DemocracyPost: It turns out martial law in the Philippines isn’t quite so simple after all


It turns out martial law in the Philippines isn’t quite so simple after all

 June 15

Manuel Quezon III is a columnist for the Philippine Daily Inquirer newspaper and the host of the political affairs show “The Explainer” on the ABS-CBN TV news channel.

It has been almost a month since President Rodrigo Duterte responded to the outbreak of fighting in Marawi City, in the center of the island of Mindanao, with a declaration of martial law. The army is still struggling to wrest back control of part of the area from a group of Muslim insurgents.

But how have Philippine institutions reacted to the declaration? The current Philippine constitution, which dates to 1987, contains provisions meant to prevent a repeat of the “self-coup” staged by Ferdinand Marcos in 1972-1973, when his imposition of martial law laid the basis for years of authoritarian rule. To prevent this from happening again, the designers of the constitution included a series of safeguards.

The constitution stipulates that a state of martial law cannot be used to shut down Congress or the courts, or to deprive individuals of their rights under law. It says the Supreme Court can review the factual basis for martial law if any citizen files a corresponding case. And it commands Congress to immediately convene if martial law is proclaimed during a recess, specifies that the president must submit a report to it, and gives it the power to vote, in a joint session, on overruling the state of emergency.

When President Gloria Macapagal-Arroyo imposed martial law in 2009, the two institutions did as the constitution expected them to do: Congress held a joint session, and the Supreme Court accepted cases, but Arroyo lifted the state of emergency before either institution could formally approve or disapprove of the measure.

But when Duterte proclaimed martial law on May 23, something strange and disturbing happened. In stark contrast to 2009, the other two branches of government diverged when deciding what to do next. Congress, which is controlled by a pro-Duterte majority, opted to ignore its own behavior eight years ago, instead adopting the novel theory that a joint session was required only if Congress opposed martial law. Instead, both chambers passed separate resolutions expressing approval, brushing aside the constitution’s stipulations.

The chief justice of the Supreme Court, Maria Lourdes Sereno, had other ideas. She made a point of registering her objections. She reminded subordinate courts they should continue doing their jobs, and delivered a graduation speech reminding students of the dark period under the Marcos dictatorship. What’s more, the Supreme Court’s pointed insistence that civil rights were not canceled out by martial law found an unexpected echo in the very institution that had been instrumental in establishing the Marcos dictatorship: the Philippine military.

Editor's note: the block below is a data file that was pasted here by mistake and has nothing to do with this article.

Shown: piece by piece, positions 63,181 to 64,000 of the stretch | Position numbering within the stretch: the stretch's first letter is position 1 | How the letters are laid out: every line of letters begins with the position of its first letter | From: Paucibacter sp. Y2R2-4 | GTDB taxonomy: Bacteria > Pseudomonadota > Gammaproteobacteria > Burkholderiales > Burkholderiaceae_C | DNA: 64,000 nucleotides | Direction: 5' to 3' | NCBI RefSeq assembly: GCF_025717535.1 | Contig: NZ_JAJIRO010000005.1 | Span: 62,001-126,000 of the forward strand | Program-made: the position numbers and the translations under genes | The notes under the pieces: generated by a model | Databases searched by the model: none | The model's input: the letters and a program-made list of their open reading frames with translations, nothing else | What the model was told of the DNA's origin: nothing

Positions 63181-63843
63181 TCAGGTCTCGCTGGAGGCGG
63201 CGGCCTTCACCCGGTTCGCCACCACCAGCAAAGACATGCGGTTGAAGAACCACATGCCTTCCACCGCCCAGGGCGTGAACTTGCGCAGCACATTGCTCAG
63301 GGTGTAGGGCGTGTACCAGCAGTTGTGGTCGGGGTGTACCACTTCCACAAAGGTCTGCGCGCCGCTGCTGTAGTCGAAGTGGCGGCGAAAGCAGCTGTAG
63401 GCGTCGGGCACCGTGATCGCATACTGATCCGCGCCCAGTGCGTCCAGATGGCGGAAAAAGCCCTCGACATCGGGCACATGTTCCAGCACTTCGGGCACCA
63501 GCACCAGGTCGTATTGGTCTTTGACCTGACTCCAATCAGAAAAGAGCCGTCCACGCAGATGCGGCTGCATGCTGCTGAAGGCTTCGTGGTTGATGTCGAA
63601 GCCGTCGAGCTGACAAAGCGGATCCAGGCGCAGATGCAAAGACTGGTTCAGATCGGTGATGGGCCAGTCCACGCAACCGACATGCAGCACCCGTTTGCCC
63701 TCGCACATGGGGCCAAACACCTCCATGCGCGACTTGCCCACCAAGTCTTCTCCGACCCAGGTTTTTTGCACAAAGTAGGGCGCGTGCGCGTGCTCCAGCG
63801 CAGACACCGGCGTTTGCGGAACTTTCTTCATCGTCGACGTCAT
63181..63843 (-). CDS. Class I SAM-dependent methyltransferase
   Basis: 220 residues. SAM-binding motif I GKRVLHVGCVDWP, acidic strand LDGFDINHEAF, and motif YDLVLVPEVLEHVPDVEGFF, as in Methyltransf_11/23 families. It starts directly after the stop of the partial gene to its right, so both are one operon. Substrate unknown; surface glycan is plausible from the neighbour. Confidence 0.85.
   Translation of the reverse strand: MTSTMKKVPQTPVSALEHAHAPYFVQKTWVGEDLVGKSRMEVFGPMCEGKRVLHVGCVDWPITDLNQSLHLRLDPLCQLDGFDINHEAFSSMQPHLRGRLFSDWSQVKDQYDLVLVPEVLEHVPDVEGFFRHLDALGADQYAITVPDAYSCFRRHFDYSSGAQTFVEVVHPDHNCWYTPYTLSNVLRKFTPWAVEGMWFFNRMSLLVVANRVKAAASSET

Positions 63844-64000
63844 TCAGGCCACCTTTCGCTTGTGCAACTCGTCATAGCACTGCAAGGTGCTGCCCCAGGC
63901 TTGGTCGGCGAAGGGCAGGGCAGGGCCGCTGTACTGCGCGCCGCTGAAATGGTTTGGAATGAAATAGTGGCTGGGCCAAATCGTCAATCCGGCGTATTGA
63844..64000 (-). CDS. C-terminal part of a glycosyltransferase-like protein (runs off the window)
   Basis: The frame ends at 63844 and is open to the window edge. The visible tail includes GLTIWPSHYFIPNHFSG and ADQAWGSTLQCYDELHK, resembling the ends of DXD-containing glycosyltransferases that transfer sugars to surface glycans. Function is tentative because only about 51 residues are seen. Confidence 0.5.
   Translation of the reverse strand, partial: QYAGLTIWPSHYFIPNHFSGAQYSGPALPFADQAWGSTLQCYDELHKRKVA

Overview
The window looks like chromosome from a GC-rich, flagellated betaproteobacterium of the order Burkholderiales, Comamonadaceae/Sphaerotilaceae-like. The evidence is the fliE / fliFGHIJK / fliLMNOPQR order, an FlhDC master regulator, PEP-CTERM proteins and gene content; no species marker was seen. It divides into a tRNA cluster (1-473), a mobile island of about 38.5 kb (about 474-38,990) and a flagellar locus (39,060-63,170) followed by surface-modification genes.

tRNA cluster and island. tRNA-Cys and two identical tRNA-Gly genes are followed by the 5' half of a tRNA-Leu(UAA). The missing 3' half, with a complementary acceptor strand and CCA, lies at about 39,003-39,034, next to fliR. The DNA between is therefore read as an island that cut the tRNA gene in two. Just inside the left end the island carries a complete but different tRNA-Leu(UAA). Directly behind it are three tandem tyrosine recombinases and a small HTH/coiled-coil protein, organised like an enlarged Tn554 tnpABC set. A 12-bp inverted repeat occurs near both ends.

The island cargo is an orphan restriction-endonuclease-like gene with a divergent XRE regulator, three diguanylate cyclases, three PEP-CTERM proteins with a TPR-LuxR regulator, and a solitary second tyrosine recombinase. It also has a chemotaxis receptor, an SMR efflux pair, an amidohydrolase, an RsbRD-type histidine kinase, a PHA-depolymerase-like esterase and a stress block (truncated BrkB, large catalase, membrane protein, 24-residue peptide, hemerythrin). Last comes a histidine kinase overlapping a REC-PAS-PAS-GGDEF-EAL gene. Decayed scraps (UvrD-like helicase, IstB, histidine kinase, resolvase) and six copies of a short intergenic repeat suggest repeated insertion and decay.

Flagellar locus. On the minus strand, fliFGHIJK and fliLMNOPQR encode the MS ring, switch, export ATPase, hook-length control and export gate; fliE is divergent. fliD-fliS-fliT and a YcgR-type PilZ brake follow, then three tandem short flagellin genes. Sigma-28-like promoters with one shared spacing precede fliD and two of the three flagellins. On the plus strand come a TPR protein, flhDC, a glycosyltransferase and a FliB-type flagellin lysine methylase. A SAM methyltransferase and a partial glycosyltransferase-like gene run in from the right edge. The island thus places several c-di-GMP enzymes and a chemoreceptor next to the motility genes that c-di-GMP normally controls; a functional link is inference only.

Both the secretary of national defense and the armed forces chief of staff took pains to point out that neither of them had recommended martial law. And even as Duterte vowed to implement martial law like Marcos(the president he admires most), the defense department issued an instruction to the troops enumerating constitutionally prohibited acts. This was formalized when Duterte signed a General Order adopting the military line, a detailed enumeration of rights that contradicted his own fire-breathing rhetoric.

The Philippine president had spent his first few months in office trying to woo the military, touring their camps and trying to charm them. He eventually stopped when it became clear that officers had grave reservations about his anti-American and pro-Chinese and pro-Russian policies, his eagerness to appoint high-ranking Communists to important cabinet departments, and his touting of peace negotiations with the Communist rebel leadership in exile. The military, too, rather pointedly declined to take part in Duterte’s war on drugs, announcing so many conditions — including publicly requesting written orders — that it would’ve made their participation next-to-useless. In the initial days of martial law, the military spent almost as much time playing down the president’s assertions of Islamic State infiltration of Mindanao as it did fighting house to house in Marawi City.

For his part, the president tried proposing that Muslim rebels engaged in peace negotiations be allowed to join the fighting, along with Communist rebels — ideas publicly rejected by the military. Meanwhile the president and the House speaker took turns denouncing the Supreme Court, both saying they would ignore the justices if they dared to declare martial law invalid. The court didn’t go that far, but it did choose to accept several cases challenging martial law.

The Supreme Court has just concluded three days of hearings on challenges to the proclamation of martial law, filed by church, civil society and political leaders. The plaintiffs generally raise two objections: the factual basis for the proclamation, and the refusal of the Philippine Congress to convene a joint session. Because the constitution states that the Supreme Court must rule on any challenge within 30 days, a decision should be forthcoming by early July.

The prospects of an extension will depend in part on how the Supreme Court decides on the cases before it. It’s revealing that the House speaker has continued making combative statements about the Supreme Court. Duterte, for his part, recently backpedaled and said he will abide by the court’s decision. What’s clear, however, is that of the three branches of government, the Supreme Court is now on its own as far as oversight of martial law is concerned.

Manuel L. Quezon III.

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